Read Did Free Pens Cause the Opioid Crisis? on the atlantic, about the role of medical representatives in the promotion of pharmaceuticals in general, and the opioid crisis in particular.

Shady Deals between Device Makers and Hospitals … Damages are on Patients

Newstapa investigates collusion between device makers-hospitals in Korea

Doctors should be free to choose the best medical device when treating their patients. But if the doc is paid with $ and fancy trips by MD makers, will his/her decision be objective ?

Korea Center for Investigative Jounalism (KCIJ)-Newstapa has investigated the problems of medical device industry as part of the cross-border investigation project with the International Consortium of Investigative Journalists(ICIJ) and its 58 member news organizations from 36 countries.

Video published on 27 Nov 2018, by newstapa.

How Pharmaceutical Companies Entice Doctors into Prescribing Expensive Medication

An excerpt from Dissenting Diagnosis, by Arun Gadre and Abhay Shukla, published by Random House India

Written by the doctors and public health advocates Arun Gadre and Abhay Shukla, Dissenting Diagnosis is based on a study conducted at Support for Advocacy and Training to Health Initiatives, a Pune-based non-governmental organisation. During the course of this study, Gadre and Shukla interviewed 78 doctors from across the nation in an effort to confront what they consider is an ongoing crisis of the medical profession: doctors, they write in their introduction to the book, are finding “their traditions of ‘keep patients foremost’ rapidly buried under the ruthless logic of ‘keep profits foremost.’” Gadre and Shukla discussed with these medical professionals issues such as lack of regularisation in the private sector, unlawful and unethical practices routinely followed by doctors, the influence of pharmaceutical companies, the state of medical education, and the possibility of a universal healthcare system.

How Pharmaceutical Companies Entice Doctors into Prescribing Expensive Medication, caravanmagazine, 16 April 2016.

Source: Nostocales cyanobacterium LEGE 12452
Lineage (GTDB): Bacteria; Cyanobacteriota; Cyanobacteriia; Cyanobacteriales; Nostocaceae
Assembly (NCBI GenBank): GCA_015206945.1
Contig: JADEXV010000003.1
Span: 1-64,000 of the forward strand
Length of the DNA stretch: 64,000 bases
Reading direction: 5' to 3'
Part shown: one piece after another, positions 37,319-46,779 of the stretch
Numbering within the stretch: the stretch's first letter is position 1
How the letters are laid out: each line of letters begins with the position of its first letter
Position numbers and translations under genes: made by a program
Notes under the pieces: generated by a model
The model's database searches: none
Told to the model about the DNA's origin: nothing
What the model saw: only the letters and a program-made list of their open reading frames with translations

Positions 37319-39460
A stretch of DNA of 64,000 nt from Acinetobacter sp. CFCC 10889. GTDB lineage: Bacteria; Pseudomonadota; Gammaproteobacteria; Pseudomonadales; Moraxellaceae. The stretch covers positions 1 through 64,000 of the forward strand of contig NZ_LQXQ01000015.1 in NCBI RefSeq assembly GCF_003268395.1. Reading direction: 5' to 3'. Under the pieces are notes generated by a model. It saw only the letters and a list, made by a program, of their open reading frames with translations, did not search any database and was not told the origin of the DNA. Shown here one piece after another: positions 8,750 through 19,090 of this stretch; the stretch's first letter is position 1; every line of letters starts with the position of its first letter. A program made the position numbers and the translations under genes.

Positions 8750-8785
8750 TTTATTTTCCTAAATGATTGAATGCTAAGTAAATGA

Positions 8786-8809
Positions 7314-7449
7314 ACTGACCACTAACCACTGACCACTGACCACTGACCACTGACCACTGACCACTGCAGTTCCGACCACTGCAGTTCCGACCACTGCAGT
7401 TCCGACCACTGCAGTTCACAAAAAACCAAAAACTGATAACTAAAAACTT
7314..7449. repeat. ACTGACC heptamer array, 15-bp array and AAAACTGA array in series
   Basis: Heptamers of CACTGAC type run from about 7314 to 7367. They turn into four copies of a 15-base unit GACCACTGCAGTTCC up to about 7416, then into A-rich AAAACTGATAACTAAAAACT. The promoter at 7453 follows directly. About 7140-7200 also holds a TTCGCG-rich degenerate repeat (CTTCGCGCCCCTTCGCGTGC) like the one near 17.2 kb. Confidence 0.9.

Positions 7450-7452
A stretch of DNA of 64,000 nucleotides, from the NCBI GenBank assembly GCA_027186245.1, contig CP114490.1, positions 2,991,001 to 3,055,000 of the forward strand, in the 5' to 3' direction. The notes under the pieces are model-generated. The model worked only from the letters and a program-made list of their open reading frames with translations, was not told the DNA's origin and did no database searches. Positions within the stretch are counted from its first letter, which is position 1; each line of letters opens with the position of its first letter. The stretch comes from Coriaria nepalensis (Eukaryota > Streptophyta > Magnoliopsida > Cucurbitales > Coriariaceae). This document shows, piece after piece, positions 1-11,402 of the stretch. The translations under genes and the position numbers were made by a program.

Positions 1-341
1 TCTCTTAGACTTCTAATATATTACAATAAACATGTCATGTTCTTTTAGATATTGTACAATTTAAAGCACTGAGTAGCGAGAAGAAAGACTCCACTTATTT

In the following excerpt from the book, interviewees speak to the writers about the hold of the pharmaceutical companies over the medicines prescribed by doctors. They describe how, through offers of gifts and benefits, aggressive marketing and sheer persistence, representatives from pharmaceutical companies routinely entice doctors into prescribing expensive and often unnecessary medicines to their patients. The pharmaceutical companies, one of the doctors said, are “like a pack of wolves.”

“Some of my doctor friends boast to me that they have travelled the world, sponsored by pharmaceutical companies. One was telling me with pride that even their shirts, pants, vests and underwear are given by pharmaceutical companies!” says an ophthalmologist from a medium-sized city.

Dr Suchitra, a general practitioner in Chennai, mentions, “The pharmaceutical companies offered to sponsor me for a conference, but I refused. I usually prescribe generic medicines or cheap, branded medicines. But the interesting thing is that once these pharmaceutical companies realized I don’t prescribe their medicines, they stopped visiting me.”

“I have been practising for thirty years. I have not given any ‘cuts,’” a super-specialist from a metropolis shares. “I did not encourage pharmaceutical companies. I change the medicines prescribed to my patients, prescribing cheaper medicines if expensive medicines have been prescribed. And what a big difference this makes to the patient! Sometimes the cost is reduced as much as Rs 35–40 per tablet! Patients are often unnecessarily prescribed expensive brands of medicines, for years on end, sometimes for life. The hapless patient keeps taking these medicines.

“Once, four medical representatives visited me with their bosses. They tried to convince me that I should not replace their brands, while prescribing cheaper brands to patients. We discussed the matter for an hour and their argument was that their company does a lot of research, on which they spend crores of rupees. That is why their brand is more expensive by Rs 30 per tablet.

“After they had finished their speech, I took Rs 1000 out of my pocket and handed it to one of the bosses. Surprised, he asked me what this was for. I answered: ‘You are doing such good work for humankind. This is my small contribution!’”

“After that I emphatically told them that I would help them, but how could I do this at the patients’ expense without telling the patients? Of course, they had no answer to that.”

A big-city surgeon remarks, “Pharmaceutical companies sponsor conferences where nobody bothers to listen to the lectures. Doctors just go to the stalls, and collect gifts. They enjoy the free drinks. It is a filthy business. What can one say?”